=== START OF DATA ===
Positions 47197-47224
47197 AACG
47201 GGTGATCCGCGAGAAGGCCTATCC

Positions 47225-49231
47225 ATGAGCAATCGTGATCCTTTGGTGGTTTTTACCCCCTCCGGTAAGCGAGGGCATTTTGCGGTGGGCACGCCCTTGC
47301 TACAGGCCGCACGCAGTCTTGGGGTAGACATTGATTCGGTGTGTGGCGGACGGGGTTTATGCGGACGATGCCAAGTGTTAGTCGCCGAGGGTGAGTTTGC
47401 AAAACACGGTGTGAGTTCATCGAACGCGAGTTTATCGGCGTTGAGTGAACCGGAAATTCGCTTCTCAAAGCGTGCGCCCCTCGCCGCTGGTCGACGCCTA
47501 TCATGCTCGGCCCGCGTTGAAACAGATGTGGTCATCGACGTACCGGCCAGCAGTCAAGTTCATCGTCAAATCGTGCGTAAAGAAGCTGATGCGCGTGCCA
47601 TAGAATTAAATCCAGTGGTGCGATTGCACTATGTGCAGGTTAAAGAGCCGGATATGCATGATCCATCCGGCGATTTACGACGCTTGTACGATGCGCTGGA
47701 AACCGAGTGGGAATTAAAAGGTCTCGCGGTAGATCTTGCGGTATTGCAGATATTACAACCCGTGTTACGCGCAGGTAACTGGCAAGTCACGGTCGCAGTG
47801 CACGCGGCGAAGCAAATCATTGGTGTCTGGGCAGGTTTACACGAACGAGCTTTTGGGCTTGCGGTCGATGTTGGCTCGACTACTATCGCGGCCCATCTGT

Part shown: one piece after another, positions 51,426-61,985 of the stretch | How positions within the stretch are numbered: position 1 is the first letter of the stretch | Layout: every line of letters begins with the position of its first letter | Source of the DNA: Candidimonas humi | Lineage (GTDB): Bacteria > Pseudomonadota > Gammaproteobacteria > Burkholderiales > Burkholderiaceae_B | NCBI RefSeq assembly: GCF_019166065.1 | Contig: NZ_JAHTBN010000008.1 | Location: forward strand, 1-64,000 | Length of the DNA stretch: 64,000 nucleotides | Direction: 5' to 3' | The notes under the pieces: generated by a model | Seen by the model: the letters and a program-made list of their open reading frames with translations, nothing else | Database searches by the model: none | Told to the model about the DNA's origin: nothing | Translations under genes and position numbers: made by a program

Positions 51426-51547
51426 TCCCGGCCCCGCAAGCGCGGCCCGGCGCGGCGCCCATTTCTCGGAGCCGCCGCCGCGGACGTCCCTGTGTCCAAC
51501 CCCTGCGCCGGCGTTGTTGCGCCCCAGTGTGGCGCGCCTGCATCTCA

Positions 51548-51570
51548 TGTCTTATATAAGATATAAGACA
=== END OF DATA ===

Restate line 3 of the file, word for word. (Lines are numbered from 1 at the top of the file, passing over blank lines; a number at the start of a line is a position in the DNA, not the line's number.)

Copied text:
47201 GGTGATCCGCGAGAAGGCCTATCC